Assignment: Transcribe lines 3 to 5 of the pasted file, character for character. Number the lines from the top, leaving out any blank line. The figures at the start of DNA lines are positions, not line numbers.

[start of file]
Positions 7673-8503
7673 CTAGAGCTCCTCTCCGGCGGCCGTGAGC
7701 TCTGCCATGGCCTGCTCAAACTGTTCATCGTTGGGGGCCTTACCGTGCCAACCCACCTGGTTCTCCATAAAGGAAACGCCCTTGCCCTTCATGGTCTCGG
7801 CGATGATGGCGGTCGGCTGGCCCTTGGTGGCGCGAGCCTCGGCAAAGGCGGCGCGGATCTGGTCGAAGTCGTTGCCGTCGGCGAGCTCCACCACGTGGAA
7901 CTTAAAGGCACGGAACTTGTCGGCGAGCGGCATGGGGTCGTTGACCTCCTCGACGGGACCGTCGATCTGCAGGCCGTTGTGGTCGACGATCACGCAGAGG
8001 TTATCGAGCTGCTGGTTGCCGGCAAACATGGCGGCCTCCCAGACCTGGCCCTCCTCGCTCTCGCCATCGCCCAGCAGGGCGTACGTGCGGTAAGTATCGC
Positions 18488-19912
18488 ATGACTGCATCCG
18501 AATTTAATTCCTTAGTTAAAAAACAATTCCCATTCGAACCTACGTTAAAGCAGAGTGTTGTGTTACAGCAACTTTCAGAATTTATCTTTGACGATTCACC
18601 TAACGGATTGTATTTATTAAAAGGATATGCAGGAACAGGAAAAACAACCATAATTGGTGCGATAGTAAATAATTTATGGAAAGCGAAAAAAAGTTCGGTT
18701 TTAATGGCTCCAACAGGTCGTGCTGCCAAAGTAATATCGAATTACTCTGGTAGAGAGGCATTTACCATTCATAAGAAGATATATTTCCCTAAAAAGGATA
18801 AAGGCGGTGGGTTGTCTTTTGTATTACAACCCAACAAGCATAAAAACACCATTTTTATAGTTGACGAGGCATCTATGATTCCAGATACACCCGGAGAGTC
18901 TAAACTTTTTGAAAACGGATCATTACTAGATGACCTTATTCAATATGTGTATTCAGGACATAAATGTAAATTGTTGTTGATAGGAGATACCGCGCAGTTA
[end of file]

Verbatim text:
7701 TCTGCCATGGCCTGCTCAAACTGTTCATCGTTGGGGGCCTTACCGTGCCAACCCACCTGGTTCTCCATAAAGGAAACGCCCTTGCCCTTCATGGTCTCGG
7801 CGATGATGGCGGTCGGCTGGCCCTTGGTGGCGCGAGCCTCGGCAAAGGCGGCGCGGATCTGGTCGAAGTCGTTGCCGTCGGCGAGCTCCACCACGTGGAA
7901 CTTAAAGGCACGGAACTTGTCGGCGAGCGGCATGGGGTCGTTGACCTCCTCGACGGGACCGTCGATCTGCAGGCCGTTGTGGTCGACGATCACGCAGAGG